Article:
Upgrade your Linux PC hardware using open source tools

Get more performance from your PC with the hardware upgrades that will give you the biggest payback.
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In my article on identifying Linux performance bottlenecks using open source tools, I explained some simple ways to monitor Linux performance using open source graphical user interface (GUI) tools. I focused on identifying performance bottlenecks, situations where a hardware resource reaches its limits and holds back your PC's performance.

How can you address a performance bottleneck? You could tune the applications or system software. Or you could run more efficient apps. You could even alter your behavior using your computer, for example, by scheduling background programs for off-hours.

You can also improve your PC's performance through a hardware upgrade. This article focuses on the upgrades that give you the biggest payback.

Open source tools are the key. GUI tools help you monitor your system to predict which hardware improvements will be effective. Otherwise, you might buy hardware and find that it doesn't improve performance. After an upgrade, these tools also help verify that the upgrade produced the benefits you expected.

This article outlines a simple approach to PC hardware upgrades. The "secret sauce" is open source GUI tools.

How to upgrade memory

Years ago, memory upgrades were a no-brainer. Adding memory nearly always improved performance.

Today, that's no longer the case. PCs come with much more memory, and Linux uses it very efficiently. If you buy memory your system doesn't need, you've wasted money.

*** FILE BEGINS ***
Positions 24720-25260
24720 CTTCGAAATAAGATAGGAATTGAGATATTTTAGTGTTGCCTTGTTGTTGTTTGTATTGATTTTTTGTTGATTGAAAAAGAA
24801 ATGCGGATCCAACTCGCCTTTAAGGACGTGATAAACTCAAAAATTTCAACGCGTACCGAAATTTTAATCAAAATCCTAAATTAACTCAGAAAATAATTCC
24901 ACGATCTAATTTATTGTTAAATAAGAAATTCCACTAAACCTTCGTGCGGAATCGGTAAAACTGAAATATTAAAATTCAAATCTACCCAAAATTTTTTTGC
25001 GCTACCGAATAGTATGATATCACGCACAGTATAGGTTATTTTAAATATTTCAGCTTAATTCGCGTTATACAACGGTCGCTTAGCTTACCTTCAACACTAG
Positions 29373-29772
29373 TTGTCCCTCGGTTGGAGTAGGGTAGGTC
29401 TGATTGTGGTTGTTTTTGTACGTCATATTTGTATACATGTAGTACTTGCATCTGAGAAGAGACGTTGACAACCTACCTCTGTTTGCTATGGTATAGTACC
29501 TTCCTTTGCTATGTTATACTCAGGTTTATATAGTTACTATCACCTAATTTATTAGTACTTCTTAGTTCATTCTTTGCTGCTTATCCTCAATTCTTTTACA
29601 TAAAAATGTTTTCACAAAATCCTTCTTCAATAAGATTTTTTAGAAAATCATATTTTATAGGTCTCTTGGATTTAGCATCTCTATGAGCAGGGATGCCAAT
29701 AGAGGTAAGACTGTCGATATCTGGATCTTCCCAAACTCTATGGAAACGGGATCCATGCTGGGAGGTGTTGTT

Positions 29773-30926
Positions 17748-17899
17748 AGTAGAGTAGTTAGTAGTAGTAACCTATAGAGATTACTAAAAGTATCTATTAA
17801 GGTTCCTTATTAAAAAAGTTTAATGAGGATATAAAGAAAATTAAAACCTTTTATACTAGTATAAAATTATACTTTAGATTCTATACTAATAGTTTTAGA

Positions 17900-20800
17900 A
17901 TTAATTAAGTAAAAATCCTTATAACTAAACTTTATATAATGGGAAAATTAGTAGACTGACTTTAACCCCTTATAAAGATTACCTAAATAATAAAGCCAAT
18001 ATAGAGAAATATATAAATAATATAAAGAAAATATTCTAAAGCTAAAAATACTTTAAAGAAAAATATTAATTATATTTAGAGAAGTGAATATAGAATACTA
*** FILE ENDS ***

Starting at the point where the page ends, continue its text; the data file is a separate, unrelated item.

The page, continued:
So you'll want to spend some time monitoring your computer to see if a memory upgrade will help its performance. For example, watch memory use while you go about your typical day. And be sure to check what happens during memory-intensive workloads.

A wide variety of open source tools can help with this monitoring, but I'll use the GNOME System Monitor. It's available in most Linux repositories.

When you start up the System Monitor, its Resources panel displays this output:

Monitoring memory with GNOME System Monitor

Fig. 1. Monitoring memory with GNOME System Monitor (Howard Fosdick, CC BY-SA 4.0)

The middle of the screen shows memory use. Swap is disk space that Linux uses when it runs low on memory. Linux effectively increases memory by using swap as a slower extension to memory.

Since swap is slower than memory, if swap activity becomes significant, adding memory will improve your computer's performance. How much improvement you'll get depends on the amount of swap activity and the speed of your swap device.

If a lot of swap space is used, you'll get a bigger performance improvement by adding memory than if only a small amount of swap is used.

And if swap resides on a slow mechanical hard drive, you'll see a greater improvement by adding memory than you will if swap resides on the fastest available solid-state disk.

Here's an example of when to add memory. This computer shows increased swap activity after memory utilization hits 80%. It becomes unresponsive as memory use surpasses 90%:

System Monitor - Out Of Memory Condition

Fig. 2. A memory upgrade will help (Howard Fosdick, CC BY-SA 4.0)

How to perform a memory upgrade

Before you upgrade, you need to determine how many memory slots you have, how many are open, the kinds of memory sticks they require, and your motherboard's maximum allowable memory.

You can read your computer's documentation to get those answers. Or, you can just enter these Linux line commands:

What are the characteristics of the installed memory sticks? sudo lshw -short -C memory
What is the maximum allowable memory for this computer? sudo dmidecode -t memory | grep -i max
How many memory slots are open? (A null response means none are available) sudo lshw -short -C memory | grep -i empty

As with all hardware upgrades, unplug the computer beforehand. Ground yourself before you touch your hardware—even the tiniest shock can damage circuitry. Fully seat the memory sticks into the motherboard slots.

After the upgrade, start System Monitor. Run the same programs that overloaded your memory before.

System Monitor should show your expanded memory, and you should see better performance.

How to upgrade storage

We're in an era of rapid storage improvements. Even computers that are only a few years old can benefit from disk upgrades. But first, you'll want to make sure an upgrade makes sense for your computer and workload.